Connecticut Requires Farmland Mitigation for Eminent Domain

On May 19, 2004, the Connecticut Legislature passed Public Act No. 04-222, requiring local governments to mitigate the loss of active agricultural land they take by eminent domain. Beginning on July 1, 2004, the law requires a local government to either purchase an agricultural conservation easement on "an equivalent amount of active agricultural land of comparable or better soil quality" within its jurisdiction or pay a mitigation fee to the state's farmland protection program to protect similar land elsewhere in the state.

Problems in Implementing Farmland Preservation Policies in Connecticut

Connecticut has become determined to preserve as much as possible of its small remaining amount of farmland, but it has been increasingly difficult to design programs to implement farmland preservation policies. The most successful program has been the differential assessment of farmland, adopted by the legislature in 1963 and now utilized by most farmers. A State program to purchase the development rights of farmland was instituted in 1978. The high cost to the taxpayers of an adequate program is the major long-term problem.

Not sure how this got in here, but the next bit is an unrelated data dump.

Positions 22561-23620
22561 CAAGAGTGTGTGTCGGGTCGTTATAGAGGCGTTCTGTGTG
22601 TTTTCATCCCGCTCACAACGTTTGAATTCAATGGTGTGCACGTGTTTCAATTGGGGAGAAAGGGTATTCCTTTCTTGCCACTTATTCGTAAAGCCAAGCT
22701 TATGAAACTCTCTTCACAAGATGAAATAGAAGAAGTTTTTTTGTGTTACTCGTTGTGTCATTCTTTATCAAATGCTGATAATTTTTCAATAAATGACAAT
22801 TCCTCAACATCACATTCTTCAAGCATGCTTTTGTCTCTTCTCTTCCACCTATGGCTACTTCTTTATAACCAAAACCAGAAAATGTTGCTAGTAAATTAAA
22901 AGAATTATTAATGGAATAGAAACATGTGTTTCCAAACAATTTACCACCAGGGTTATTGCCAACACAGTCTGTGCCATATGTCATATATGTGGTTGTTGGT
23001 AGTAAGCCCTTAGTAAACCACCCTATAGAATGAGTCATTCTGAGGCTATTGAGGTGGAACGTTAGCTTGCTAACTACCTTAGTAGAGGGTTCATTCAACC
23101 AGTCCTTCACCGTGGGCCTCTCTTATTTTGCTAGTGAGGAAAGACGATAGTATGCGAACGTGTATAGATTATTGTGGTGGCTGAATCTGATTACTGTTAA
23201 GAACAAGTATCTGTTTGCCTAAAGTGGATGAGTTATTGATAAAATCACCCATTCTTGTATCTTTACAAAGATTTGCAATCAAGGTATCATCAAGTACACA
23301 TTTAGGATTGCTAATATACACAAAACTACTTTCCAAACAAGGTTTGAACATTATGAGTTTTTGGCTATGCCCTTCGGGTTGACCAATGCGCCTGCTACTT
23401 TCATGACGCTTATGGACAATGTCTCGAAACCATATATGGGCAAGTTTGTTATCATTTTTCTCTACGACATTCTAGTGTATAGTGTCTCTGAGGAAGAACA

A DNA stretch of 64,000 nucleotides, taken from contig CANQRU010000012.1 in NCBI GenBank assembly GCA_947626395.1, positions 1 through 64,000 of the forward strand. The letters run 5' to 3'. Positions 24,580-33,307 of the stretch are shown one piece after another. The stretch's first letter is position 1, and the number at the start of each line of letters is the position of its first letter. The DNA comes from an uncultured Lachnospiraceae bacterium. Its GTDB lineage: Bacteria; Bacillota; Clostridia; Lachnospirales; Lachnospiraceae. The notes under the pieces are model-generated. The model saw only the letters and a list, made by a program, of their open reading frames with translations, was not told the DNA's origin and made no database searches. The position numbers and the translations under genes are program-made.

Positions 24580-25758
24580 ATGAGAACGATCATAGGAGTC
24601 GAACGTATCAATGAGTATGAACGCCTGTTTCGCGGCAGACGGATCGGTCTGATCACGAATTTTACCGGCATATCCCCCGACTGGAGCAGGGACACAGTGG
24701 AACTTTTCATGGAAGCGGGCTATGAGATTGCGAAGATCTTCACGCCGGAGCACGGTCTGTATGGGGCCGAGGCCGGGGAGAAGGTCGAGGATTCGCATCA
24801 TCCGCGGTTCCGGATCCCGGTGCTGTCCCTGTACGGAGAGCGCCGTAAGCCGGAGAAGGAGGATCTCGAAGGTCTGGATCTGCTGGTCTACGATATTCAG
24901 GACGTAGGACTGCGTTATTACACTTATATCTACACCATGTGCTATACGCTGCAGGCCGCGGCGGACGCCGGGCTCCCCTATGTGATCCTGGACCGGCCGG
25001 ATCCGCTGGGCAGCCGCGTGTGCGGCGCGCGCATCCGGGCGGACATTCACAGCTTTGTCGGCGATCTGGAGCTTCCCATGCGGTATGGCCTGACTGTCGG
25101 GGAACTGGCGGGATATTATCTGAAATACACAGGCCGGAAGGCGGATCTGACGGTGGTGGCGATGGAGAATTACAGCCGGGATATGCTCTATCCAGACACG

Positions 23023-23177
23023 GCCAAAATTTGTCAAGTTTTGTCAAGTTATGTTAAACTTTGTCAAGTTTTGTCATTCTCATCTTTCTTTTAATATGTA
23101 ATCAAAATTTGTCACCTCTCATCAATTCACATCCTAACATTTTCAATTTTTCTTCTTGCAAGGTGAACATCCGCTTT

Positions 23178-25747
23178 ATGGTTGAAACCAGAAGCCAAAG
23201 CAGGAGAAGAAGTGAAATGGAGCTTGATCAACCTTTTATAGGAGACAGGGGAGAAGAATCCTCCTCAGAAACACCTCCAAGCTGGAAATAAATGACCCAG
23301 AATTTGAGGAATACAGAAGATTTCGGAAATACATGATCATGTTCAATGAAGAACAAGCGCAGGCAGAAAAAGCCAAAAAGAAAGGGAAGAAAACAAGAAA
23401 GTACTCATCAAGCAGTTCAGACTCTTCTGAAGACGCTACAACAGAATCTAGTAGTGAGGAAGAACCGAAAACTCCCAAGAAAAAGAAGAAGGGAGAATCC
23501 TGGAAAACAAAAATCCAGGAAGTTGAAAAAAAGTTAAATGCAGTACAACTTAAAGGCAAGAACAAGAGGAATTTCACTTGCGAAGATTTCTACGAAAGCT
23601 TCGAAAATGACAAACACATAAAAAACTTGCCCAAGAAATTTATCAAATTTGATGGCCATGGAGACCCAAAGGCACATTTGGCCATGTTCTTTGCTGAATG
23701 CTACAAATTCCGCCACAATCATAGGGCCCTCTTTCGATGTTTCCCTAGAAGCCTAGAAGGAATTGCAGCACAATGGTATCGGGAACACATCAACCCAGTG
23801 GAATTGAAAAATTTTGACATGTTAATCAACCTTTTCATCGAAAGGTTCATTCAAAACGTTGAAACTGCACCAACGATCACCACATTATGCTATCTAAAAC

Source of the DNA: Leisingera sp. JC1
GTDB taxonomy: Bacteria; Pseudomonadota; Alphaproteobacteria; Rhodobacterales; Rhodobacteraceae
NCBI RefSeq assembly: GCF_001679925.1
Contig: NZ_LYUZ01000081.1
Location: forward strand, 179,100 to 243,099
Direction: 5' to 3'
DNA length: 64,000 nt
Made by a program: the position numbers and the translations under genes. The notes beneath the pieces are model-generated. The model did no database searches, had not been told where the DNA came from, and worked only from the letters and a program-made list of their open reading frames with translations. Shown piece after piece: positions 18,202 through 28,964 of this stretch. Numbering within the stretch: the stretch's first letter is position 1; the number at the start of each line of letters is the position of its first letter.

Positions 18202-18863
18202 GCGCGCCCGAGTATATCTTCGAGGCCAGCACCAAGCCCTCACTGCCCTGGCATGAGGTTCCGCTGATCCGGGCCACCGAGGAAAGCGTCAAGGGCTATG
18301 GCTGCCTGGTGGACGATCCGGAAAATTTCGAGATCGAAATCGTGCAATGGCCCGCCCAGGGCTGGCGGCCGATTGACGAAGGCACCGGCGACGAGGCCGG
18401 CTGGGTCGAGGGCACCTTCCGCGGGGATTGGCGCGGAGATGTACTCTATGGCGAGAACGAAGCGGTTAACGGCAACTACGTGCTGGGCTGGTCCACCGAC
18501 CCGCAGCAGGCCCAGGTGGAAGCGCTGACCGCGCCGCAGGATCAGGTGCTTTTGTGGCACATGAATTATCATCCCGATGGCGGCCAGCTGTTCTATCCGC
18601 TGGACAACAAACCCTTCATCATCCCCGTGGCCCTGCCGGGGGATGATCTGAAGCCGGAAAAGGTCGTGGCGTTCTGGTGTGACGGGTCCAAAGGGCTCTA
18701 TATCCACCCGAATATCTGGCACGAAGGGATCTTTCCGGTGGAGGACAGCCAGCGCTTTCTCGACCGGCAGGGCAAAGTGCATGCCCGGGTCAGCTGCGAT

Public and Farmer Support for Purchase of Development Rights in the Metropolitan Northeast

Purchase of development rights (PDR) programs enjoy public as well as farmer support. PDR refers to a land use control initiative that intends to limit the use of agricultural land to farm production by making it unavailable for development. Public support for PDR is explained by the efforts of non-farm residents to preserve the rural atmosphere of the area. Farmer support, on the other hand, is dictated by market forces, such that growth in the number of farms increases farmer support of PDR.